Instead, I read, on the train down. Norman Podhoretz? piece in Commentary on the greatness of George Bush, and why America must now fight, and win, World War IV. It was the first coherent and intelligent case for war now that I have found; and it persuaded me absolutely that such a war will be a disaster and that it is founded on arrogance and will be fought to perpetuate injustice.
Podhoretz? case is quite simple. This war is being fought for Israel, for God, and for American ideals. And that?s why it can?t stop with Iraq.
Once Iraq has been conquered, it will be necesary to bring the benefits of democracy to the rest of the Middle East, Starting with Saudi, then Egypt, Syria, the Lebanon, and maybe Pakistan. All of these places will have to be invaded and conquered by American troops so that they learn democracy. What happens if ther newly democratic regimes are still just as hostile to Israel, and to the American army which has invaded them? Well, then, the American Army must simply occupy their countries until they see sense, and understand, amongst other things, that the Israeli ?occupation? of the West Bank should only ever be referred to in scare quotes. This is the greatest and richest empire that the world has ever seen. Perhaps it is is the most civilised, too. Yet it cannot be strong enough to rule the whole world; the attempt to do so must destroy it. But this attempt is entailed absolutely by the Bush Doctrine.
Here are the concluding paragraphs of Podhoretz? argument. Read them and weep, since it is probably too late to march except in uniform.
The best-case scenario is that Bush will eventually come to grips with the reality that Afghanistan and Iran are far from the only countries in the Middle East where ?reform? is not enough to bring about the actions he has called upon all of them to take. In other words, as in Afghanistan and Iran, changes of regime are the sine qua non throughout the region.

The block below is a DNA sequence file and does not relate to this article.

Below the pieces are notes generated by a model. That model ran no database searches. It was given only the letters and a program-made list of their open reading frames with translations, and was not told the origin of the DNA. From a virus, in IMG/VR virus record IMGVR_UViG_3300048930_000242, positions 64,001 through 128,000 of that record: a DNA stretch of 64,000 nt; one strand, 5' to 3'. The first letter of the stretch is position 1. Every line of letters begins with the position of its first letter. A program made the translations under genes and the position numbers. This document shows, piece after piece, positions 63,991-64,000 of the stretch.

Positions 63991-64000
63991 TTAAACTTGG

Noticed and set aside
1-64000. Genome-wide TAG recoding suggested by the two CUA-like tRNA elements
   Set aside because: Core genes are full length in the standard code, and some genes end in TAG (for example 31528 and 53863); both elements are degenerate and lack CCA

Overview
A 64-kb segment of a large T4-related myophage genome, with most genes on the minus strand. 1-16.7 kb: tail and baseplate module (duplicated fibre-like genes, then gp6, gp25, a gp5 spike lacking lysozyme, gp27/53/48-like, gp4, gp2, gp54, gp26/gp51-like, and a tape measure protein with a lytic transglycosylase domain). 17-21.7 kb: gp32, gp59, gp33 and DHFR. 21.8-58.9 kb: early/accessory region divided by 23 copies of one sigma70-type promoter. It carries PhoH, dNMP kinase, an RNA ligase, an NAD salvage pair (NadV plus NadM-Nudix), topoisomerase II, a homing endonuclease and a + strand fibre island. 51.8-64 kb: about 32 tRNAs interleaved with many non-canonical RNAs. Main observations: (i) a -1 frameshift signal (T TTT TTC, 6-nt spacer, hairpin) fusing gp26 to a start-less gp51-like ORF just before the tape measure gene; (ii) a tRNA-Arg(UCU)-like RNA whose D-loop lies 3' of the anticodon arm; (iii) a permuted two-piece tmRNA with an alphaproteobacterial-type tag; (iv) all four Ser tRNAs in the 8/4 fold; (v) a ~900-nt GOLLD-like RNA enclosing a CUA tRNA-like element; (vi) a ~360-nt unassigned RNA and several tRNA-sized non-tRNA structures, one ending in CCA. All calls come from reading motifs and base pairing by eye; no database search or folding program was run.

Obviously it would be foolish to anticipate an overnight conversion to democracy and free markets. But I would argue that what might realistically be expected is the creation of conditions that would point in that direction, while also clearing a path to the long-overdue internal reform and modernization of Islam. I have asked the question before and ask it again now: why should Islam alone forever be exempt from the processes that affected Judaism and Christianity before it?
The regimes that richly deserve to be overthrown and replaced are not confined to the three singled-out members of the axis of evil. At a minimum, the axis should extend to Syria and Lebanon and Libya, as well as ?friends? of America like the Saudi royal family and Egypt?s Hosni Mubarak, along with the Palestinian Authority, whether headed by Arafat or one of his henchmen.
There is no denying that the alternative to these regimes could easily turn out to be worse, even (or especially) if it comes into power through democratic elections. After all, by every measure we possess, very large numbers of people in the Muslim world sympathize with Osama bin Laden and would vote for radical Islamic candidates of his stripe if they were given the chance.
To dismiss this possibility would be the height of naivet